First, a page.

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Larry Ellison cleared of forcing Oracle to overpay for NetSuite

Billionaire and his financial stake in the deal aren't to blame, says a Delaware judge

Oracle may have overpaid for software company NetSuite, but it wasn't founder Larry Ellison's fault, a Delaware court has decided after a nearly six-year legal fight brought by upset shareholders. 

Instead of pressuring leaders at Oracle – which Ellison founded, today works at as CTO, and owns slightly more than a quarter of voting shares in – Delaware's Vice Chancellor Samuel Glasscock III said that Ellison did everything by the book in recusing himself from the acquisition of NetSuite, which he provided seed money for and owns a 40 percent stake in. 

The original allegations claimed Ellison pressured Oracle to buy NetSuite for $9.3 billion - a full $3 billion more than the company was worth, it's claimed - enriching himself by some $4.1 billion in the process. The suit also claimed that NetSuite's business was hampered by Oracle's rollout of Fusion, which directly competed with a NetSuite product, and NS stood to lose money if not acquired by Oracle.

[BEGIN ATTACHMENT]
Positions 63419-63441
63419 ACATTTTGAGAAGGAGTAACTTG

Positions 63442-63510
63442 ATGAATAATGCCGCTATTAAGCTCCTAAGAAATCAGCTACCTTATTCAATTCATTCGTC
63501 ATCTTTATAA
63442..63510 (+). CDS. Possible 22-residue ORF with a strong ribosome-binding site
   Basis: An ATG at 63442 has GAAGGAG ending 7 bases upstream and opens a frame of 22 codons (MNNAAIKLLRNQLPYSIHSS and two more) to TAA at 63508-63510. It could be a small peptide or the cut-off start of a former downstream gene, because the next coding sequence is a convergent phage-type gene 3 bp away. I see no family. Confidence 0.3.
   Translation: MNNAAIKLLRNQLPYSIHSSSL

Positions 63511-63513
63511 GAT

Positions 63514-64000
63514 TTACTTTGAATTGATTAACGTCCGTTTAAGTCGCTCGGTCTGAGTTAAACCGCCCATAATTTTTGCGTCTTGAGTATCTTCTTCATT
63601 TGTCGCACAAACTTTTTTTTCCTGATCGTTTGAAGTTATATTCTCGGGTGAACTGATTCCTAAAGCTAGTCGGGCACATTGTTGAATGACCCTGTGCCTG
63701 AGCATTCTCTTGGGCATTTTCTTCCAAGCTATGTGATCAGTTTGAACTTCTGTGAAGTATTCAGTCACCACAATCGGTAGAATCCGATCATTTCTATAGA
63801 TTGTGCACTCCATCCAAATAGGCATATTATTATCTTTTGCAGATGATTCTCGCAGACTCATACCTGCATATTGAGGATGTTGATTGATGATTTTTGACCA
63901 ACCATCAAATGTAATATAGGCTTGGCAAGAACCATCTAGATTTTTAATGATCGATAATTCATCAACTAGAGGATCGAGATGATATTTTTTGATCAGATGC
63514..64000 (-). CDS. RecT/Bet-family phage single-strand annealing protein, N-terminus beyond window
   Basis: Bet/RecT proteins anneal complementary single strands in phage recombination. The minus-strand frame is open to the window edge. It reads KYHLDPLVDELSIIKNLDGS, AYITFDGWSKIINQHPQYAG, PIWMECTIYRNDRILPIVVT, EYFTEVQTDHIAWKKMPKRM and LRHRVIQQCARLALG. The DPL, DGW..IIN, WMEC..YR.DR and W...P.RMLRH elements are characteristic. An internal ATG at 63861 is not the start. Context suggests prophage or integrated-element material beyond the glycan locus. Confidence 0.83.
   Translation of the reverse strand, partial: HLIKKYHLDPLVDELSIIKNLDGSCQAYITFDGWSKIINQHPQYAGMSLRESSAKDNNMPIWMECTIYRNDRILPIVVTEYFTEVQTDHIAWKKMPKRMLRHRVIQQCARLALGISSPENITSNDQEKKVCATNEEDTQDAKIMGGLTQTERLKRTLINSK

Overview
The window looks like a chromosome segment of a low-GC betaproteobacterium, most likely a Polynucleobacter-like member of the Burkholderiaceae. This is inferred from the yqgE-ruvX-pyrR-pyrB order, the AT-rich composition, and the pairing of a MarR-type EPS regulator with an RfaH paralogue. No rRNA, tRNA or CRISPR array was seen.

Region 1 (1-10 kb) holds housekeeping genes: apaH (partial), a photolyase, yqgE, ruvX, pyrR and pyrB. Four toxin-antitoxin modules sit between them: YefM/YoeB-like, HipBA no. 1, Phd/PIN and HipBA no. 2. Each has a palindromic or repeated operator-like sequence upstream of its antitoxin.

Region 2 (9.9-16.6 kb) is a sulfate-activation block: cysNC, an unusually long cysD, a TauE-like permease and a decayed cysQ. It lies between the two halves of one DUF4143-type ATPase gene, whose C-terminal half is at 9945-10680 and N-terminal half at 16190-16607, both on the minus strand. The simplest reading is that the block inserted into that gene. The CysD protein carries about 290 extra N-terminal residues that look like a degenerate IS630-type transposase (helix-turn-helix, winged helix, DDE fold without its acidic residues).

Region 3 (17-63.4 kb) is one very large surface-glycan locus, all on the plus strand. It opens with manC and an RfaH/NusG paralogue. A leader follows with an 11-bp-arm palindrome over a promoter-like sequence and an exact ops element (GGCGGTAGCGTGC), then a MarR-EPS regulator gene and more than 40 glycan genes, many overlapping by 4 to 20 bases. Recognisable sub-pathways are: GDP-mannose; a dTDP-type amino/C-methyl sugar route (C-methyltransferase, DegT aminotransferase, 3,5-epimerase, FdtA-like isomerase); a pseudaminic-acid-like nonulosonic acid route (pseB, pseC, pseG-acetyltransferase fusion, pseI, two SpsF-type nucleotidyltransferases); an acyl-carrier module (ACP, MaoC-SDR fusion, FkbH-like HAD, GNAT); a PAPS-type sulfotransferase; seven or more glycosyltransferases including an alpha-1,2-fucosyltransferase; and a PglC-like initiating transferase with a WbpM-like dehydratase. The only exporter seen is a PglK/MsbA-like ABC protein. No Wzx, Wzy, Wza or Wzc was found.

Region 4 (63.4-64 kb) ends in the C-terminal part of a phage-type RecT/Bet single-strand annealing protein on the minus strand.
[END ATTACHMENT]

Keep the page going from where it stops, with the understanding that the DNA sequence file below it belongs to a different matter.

Despite recusing himself from the deal shortly before it was presented to the board, and the board's decision to empower a special committee to negotiate the acquisition, the plaintiffs argued that Ellison's influence at Oracle is outsized and he must be viewed as a controller regardless of his non-controlling share. 

Glasscock admitted in his decision that minority shareholders can be deemed controllers "if they have control of the corporate machinery … even without the ability to oust the directors." Furthermore, Glasscock said, "Ellison is a force at Oracle, no doubt; he is the main creative party and a face of the company." 

Despite his apparent ability to influence the decision, Glasscock said Ellison didn't do so, and even took steps to ensure no influence was wielded. Deciding in favor of the plaintiffs in that case, he said, simply wouldn't be fair.  

"The concept that an individual — without voting control of an entity, who does not generally control the entity, and who absents himself from a conflicted transaction — is subject to entire fairness review as a fiduciary solely because he is a respected figure with a potential to assert influence over the directors, is not Delaware law, as I understand it," Glasscock said. 

The original court filing also argued that Ellison, co-defendant Oracle co-CEO Safra Catz, and directors who served on the negotiating committee all had conflicts of interest since they had worked closely with Ellison and would be removed from their positions if the deal hadn't gone through. Catz was found by the courts to have done nothing wrong, either, by the way.

"Today's decision constitutes a complete vindication of Mr Ellison and Ms Catz, each of whom has been subject to these baseless claims for seven years," said an attorney for the pair. ®

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